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By (Matt Mattus)

A hybrid Japanese selection of Primula malacoides with wider petals and a more colorul eye. This strain from Sakata Seed, is more floriferous than wild collected seed, but each have their qualities, be they delicate and twiggy, or full of blossoms and fragrant.
How about some fragrant primroses to take away some of these winter blues? OK, it’s snowing again today here, a soft, gentle snow, the sort of snow that if this was November, we would be humming Christmas carols and thinking about the Holidays – but it is March, and with night-time temps dipping just below zero (-2 last night), I think we all deserve a little primrose therapy. Here are a few pics of various types of greenhouse primroses that you can try growing in a cool room, or on a winter windowsill in your home.


Primula malacoides, the Fairy Primrose, is a seed-raised florist plant, once popular, they are hard to find these days. You may selections like these in my plant window at a good garden center, but below, are some wild species forms that I am raising from seed which tend to be more fragrant. These are closer to the plants one would see in the wild in China, or in a conservatory around 1900, when they were all the rage.
A wild form of Primula malacoides – now starting to put on a show in the cool greenhouse. Plants that I gave away as house gifts in January are actually doing better than the ones in the greenhouse. This is one primrose that really likes to never dry out, even though it doesn’t want to sit in water, it should go partially dry first, and then be watered.

You may have fallen for those bright colored primroses often seen at the super market, but I wanted to share with you some more growable ones – some, you can find, at better nurseries, and few, that are a little more difficult to find, but entirely interesting just the same. Primroses can be grouped quite generally into four types (spring, summer, alpine and greenhouse forms) if you don’t wish to become geeky about them (and believe me, there are plenty of folks who can get geeky about the plant family Primulaceae).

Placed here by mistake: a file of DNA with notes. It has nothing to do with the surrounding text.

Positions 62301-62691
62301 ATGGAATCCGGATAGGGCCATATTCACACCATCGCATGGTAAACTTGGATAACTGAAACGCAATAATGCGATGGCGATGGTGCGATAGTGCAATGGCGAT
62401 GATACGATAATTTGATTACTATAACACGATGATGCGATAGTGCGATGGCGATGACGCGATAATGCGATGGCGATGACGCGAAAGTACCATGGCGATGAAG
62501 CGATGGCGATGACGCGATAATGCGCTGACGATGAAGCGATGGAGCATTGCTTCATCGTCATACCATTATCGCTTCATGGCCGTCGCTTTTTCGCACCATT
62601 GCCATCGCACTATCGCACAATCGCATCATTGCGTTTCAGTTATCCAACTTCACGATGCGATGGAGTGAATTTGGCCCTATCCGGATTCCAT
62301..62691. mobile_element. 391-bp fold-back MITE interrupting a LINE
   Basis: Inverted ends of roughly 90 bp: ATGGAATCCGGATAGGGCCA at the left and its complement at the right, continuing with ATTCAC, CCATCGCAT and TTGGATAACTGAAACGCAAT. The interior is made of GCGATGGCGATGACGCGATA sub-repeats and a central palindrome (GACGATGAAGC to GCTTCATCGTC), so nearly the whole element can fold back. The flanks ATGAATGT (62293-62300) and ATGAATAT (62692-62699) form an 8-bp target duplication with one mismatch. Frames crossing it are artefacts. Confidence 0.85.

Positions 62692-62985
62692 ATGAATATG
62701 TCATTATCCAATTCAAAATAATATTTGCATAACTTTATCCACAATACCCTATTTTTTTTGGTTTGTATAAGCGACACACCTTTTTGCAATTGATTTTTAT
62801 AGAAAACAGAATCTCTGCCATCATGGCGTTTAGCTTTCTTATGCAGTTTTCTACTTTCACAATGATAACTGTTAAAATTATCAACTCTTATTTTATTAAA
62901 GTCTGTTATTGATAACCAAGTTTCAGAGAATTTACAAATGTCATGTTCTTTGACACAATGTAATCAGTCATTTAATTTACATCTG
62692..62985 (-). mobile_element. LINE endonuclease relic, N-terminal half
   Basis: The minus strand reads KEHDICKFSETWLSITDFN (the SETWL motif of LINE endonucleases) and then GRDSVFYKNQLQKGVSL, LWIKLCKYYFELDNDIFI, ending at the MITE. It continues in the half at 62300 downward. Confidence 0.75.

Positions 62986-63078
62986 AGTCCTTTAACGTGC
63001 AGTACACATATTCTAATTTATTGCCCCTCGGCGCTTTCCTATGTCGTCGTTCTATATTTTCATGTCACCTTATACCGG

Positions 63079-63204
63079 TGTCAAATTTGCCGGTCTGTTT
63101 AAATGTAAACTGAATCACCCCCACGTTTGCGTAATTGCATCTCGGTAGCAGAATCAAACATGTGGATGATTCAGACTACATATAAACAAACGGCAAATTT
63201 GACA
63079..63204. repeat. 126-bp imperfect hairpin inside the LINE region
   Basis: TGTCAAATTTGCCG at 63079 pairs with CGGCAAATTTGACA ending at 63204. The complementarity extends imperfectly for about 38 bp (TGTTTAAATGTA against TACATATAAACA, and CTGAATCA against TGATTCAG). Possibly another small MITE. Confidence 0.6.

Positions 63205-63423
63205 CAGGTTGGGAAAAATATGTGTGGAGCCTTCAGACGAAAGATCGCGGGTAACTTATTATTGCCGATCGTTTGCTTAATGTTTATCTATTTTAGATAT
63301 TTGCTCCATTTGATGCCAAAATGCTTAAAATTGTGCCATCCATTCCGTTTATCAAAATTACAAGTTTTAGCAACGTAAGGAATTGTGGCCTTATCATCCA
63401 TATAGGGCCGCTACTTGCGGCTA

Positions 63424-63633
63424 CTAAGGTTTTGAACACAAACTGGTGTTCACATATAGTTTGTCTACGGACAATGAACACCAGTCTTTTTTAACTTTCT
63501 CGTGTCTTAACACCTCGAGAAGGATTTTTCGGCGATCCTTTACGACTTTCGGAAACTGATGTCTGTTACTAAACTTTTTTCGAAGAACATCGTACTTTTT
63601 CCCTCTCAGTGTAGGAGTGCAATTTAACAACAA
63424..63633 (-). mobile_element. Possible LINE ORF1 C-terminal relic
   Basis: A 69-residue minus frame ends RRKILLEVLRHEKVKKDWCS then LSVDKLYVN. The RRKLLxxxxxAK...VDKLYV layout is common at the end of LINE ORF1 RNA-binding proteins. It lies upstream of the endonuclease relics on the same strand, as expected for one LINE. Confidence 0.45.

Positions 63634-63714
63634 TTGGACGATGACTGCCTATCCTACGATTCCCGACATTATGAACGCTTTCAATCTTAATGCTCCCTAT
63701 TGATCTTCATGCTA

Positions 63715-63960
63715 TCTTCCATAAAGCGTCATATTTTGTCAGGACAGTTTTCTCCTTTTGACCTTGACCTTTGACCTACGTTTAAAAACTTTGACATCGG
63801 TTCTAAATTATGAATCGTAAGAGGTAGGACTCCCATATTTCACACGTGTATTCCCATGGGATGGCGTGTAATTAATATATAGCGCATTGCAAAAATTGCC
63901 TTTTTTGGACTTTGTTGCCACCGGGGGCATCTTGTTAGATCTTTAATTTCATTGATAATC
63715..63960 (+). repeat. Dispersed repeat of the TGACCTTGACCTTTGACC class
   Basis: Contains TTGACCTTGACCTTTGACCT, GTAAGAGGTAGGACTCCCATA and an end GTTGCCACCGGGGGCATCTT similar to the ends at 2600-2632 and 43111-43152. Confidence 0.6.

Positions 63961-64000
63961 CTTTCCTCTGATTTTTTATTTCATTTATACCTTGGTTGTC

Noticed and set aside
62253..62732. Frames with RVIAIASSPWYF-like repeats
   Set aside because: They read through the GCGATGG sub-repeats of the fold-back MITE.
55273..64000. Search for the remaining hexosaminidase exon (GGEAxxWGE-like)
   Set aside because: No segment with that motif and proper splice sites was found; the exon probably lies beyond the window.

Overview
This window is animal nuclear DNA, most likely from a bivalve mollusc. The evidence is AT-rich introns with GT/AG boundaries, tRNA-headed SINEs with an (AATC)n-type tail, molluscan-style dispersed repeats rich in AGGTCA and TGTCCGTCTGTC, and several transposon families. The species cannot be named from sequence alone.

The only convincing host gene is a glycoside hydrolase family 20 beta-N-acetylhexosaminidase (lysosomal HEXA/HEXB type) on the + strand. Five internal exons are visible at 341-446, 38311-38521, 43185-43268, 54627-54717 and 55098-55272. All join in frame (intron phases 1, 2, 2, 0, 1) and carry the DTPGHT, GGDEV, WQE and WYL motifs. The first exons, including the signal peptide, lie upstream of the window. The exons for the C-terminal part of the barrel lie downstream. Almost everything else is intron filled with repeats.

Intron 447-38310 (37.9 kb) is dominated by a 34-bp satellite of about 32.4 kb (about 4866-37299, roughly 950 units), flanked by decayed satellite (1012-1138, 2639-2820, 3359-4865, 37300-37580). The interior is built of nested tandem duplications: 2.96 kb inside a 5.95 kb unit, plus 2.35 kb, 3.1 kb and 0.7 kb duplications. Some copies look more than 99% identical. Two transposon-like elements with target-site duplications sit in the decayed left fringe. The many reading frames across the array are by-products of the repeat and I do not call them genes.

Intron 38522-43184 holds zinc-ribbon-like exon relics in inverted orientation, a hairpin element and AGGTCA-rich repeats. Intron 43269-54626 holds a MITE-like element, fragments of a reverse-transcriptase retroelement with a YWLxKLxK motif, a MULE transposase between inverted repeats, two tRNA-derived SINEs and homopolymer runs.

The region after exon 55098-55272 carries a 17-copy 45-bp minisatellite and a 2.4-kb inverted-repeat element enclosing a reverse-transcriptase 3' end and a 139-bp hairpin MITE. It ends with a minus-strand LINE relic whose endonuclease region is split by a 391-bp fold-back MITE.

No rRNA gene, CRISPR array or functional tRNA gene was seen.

Look what bloomed today! A rarer primrose, the unusual Primula x kewensis, a natural occurring hybrid of Primula verticillata, makes a great windowsill plant, if you can find them. This species is easy enough to raise from seed if you are a capable seed raiser. If not, then search for them at your garden center this spring, as I know of at least one wholesaler who distributed these along with garden primroses last year ( it will not grow well outside).

Most primroses choose to bloom in the early spring, just after snow melt if you live in the far north, but then there are those that wait until summer to bloom, generally the sort which like what gardeners call ‘wet feet’, such as the candelabra types including the easy-to-grow Primula japonica, which can line an entire stream with tall whorled stems in July.

But I wanted to share with you more details about the winter blooming primroses – most from Asia, and most hybridized by the potted plant industry into interesting selections which are sometimes found at local greenhouses if you are a good plant hunter. Sadly, most are hard to find, as retailers prefer to stock the easier to sell polyanthus types which we all see in bright violet, saffron yellow, brilliant pink and scolding red, with a little rosette of leaves. Yes – these are those little African Violet looking type of primroses which, once you blink, they die from lack of water, never to return.

Primula obconica, still in bloom in the greenhouse. This winter blooming primrose has lightly fragrant flowers that come in basically the same color palette as those candy hearts with saying one gets at Valentines Day (except yellow). This periwinkle and citron version, if my fav. I have grown this selections for 30 years – ever since I was in highschool, really. It just says ‘winterspring’ to me. Really. Winterspring. I just made that up.

I know that I’ve been over-sharing many of my primrose images of both these seed raised winter blooming types, as well as some of those P. obconica that I purchased at my local market. You should know that each of these winter blooming primroses are far more resilient than those typical sort one sees with bright, low growing flowers in purple, yellow and red, but don’t ever think that any primrose is carefree- the all require attention, for they never wish dry out completely. Just, slightly. Ever….so…slightly. Keep them on your coldest windowsill, and as March progresses, watch the sunshine, as they will burn as the sun brightens. Yes….I promise, it will brighten.

Primula obconica dissappeared from the trade for about 20 years because the foliage caused a contact dermatitis ( not uncommon with all primula for people who are sensative to primulin, the chemical in most primula) but this species was particularly irritative. Modern varieties have been bred to have a reduced amount of both primulin, and the micro hairs on the foliage that used to irritate the skin.
If you ever are lucky enough to find a Primula x kewensis, buy one and keep it on your window ledge for late winter and spring cheer. The foliage is covered with white farina, which will be nicer when grown inside. In my greenhouse, the hose washed it off every time I water. But the mossy pot sure looks sweet!

Source: blogspot/KxxH